As the commercial industry has looked to add crossbreeding back into the programs to increase fertility, longevity, disposition all the things that are known in Hereford cattle its created a great opportunity for us, says Jack Ward, AHA executive vice president.

Ward reports the Association experienced increases in registrations and memberships this fiscal year, while sale averages climbed. The real excitement within our breed and within our membership is in its growth, Ward says.Its seen growth because the breeders have been committed to genetic improvement and providing the tools necessary to make the changes to produce the type of product that their customers need and then, ultimately, the consumer. Its all encompassing.

A drive for genetic improvement includes a focus on the female. The Association incorporated genomic information into its suite of maternal traits, and female genotypes accounted for almost 60% of the 25,000 genotypes submitted to the organization during the fiscal year.

I really think that speaks highly to our breeders commitment to really get the most of the females that theyre keeping, says Shane Bedwell, AHA chief operating officer and director of breed improvement. Youll find about a 20% to 25%, up to a 30%, increase in those maternal traits in the last three years.

The Association also reports tremendous strides in other economically relevant traits, including carcass. Weve made incredible improvements in postweaning growth and end product merit, Bedwell adds. Thats evident in the amount of cattle that are now grading well in the Hereford breed.

Benefits in conversion and cost of gain have more producers utilizing the Associations commercial programs like Hereford Advantage to add value to Hereford and Hereford-influenced calves.Meanwhile, Certified Hereford Beef celebrated its 25th anniversary and another successful year.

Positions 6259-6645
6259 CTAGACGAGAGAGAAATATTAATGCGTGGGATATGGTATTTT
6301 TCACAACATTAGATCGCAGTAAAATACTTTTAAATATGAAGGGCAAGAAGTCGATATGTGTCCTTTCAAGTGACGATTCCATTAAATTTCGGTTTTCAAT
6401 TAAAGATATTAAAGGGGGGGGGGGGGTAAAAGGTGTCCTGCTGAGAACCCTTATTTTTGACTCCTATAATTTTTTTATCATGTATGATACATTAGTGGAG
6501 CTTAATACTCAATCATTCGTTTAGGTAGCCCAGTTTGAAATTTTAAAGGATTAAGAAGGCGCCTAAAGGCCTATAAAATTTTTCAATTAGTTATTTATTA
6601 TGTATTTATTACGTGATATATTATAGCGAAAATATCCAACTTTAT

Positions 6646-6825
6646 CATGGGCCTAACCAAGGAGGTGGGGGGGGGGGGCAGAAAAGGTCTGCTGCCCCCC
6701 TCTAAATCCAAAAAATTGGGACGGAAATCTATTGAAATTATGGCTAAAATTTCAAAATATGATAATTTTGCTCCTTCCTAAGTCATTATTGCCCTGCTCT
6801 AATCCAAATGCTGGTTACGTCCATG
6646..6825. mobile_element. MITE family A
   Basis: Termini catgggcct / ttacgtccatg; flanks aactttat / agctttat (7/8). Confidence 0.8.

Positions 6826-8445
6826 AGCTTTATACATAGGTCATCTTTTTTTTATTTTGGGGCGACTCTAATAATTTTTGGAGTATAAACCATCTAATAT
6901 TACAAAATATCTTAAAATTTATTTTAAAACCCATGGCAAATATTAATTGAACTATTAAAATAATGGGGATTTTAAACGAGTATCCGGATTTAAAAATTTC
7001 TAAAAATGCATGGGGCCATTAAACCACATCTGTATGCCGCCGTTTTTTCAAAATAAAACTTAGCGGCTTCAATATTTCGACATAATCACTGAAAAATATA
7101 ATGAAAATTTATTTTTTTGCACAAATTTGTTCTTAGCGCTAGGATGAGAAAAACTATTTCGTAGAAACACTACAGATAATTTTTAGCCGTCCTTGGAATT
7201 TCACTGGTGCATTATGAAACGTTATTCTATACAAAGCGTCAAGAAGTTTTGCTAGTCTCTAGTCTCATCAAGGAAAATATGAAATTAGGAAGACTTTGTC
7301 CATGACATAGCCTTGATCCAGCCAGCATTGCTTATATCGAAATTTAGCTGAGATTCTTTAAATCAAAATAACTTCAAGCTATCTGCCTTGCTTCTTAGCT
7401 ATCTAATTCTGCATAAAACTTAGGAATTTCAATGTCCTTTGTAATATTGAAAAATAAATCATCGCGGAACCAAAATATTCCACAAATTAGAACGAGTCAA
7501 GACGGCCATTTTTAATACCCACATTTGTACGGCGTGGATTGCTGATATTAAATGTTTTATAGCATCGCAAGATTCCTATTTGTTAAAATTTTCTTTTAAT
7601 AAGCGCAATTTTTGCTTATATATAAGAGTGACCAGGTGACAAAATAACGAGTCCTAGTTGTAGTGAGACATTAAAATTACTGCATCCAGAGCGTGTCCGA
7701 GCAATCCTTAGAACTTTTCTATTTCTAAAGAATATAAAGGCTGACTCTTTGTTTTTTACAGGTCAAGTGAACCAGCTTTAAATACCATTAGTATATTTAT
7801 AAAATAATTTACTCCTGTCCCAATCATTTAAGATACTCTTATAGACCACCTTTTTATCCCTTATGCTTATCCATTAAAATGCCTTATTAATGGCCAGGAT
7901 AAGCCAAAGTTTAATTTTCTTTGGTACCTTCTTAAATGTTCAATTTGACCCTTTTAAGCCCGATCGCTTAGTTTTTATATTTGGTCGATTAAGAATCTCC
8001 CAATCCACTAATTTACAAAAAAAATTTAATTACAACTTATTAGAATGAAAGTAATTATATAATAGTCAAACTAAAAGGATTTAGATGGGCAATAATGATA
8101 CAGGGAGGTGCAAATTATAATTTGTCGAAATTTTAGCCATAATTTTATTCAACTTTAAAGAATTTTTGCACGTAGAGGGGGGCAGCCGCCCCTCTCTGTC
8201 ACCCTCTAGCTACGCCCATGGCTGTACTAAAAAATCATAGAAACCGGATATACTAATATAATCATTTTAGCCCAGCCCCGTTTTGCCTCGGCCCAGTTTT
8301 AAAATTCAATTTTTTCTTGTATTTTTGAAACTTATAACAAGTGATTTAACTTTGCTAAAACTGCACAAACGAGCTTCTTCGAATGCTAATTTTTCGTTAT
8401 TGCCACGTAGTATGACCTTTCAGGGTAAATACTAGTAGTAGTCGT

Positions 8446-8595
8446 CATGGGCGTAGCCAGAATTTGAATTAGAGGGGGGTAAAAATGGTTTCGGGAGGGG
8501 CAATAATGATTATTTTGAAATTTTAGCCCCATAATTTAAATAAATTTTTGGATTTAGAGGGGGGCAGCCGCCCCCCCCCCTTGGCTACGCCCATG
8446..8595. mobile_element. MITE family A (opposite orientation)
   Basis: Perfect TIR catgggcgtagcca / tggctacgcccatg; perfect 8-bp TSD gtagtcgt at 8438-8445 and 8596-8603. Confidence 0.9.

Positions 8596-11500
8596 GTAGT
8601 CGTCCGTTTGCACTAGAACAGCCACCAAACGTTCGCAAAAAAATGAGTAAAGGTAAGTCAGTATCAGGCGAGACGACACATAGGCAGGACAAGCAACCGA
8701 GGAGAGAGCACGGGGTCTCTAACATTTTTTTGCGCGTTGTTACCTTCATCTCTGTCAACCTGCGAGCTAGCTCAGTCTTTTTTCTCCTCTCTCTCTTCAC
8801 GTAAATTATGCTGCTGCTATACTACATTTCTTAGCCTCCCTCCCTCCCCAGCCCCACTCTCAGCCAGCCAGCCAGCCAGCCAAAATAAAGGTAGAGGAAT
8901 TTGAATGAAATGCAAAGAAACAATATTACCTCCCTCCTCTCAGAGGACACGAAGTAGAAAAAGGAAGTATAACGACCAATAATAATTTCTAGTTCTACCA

No matter where you drive in the U.S., you find Hereford cattle. Theyre adaptable, they work hard. Theyre efficient, Bedwell notes. We need efficient cattle in these times and in our production system, and Hereford genetics thrive. Ward adds, Producers want it all and, with Herefords, you can Come Home to Hereford, use good Hereford genetics and take advantage of those opportunities.

Learn more about additional AHA opportunities or news from AHAs 2020 Annual Meeting at Hereford.org. Youll find a series of highlights, including the presentation of more than $150,000 in scholarships, as well as breed honorees and other Hereford news. Virtual educational sessions covering topics from genomics to marketing are also available.

Merck Animal Health, Neogen Corporation, National Cattlemens Beef Association and National Corn Growers Association were among major sponsors of the AHA Annual Membership Meeting and Conference.

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Women’s Menstrual Cycles Tied to Moon’s Phases – HealthDay News

Monday, February 1st, 2021

THURSDAY, Jan. 28, 2021 (HealthDay News) -- There have long been theories that women's menstrual cycles align with the moon, and now a new study suggests there's some truth to that.

Using years of records kept by 22 women, researchers found that for many, menstrual cycles "intermittently" synced up with the phases of the moon.

The link happened only about one-quarter of the time for women aged 35 or younger, and just 9% of the time for older women. There was a great deal of variance, though, among individuals.

And for a few women, there were hints that excessive exposure to artificial light at night could have thrown off any moon-menstruation synchrony.

One expert called the findings "interesting," and said they might reflect remnants of a lunar influence that benefited humans' ancient ancestors.

Early primates were nocturnal creatures, so a degree of moon-influenced behavior would make sense for them, according to Deena Emera.

Emera, who was not involved in the study, is an evolutionary geneticist based at the Buck Institute's Center for Reproductive Longevity and Equality, in California.

Mating is risky business, Emera noted, as it makes animals vulnerable to predators. So mating during the new moon, under cover of more darkness, would be a "reasonable strategy," she said.

That also means there would be an advantage to ovulation being timed to the new moon.

"I think any [moon-menstruation] synchronization seen today is probably a relic of an ancient primate trait," Emera said.

She also stressed that women need not worry if their menstrual cycles are not wedded to the moon.

"We're so different from those early rodent-like primates," Emera said. "We certainly don't need to sync our cycles to the moon to successfully reproduce."

The study, published online Jan. 27 in the journal Science Advances, is far from the first to investigate moon-menstruation correlations.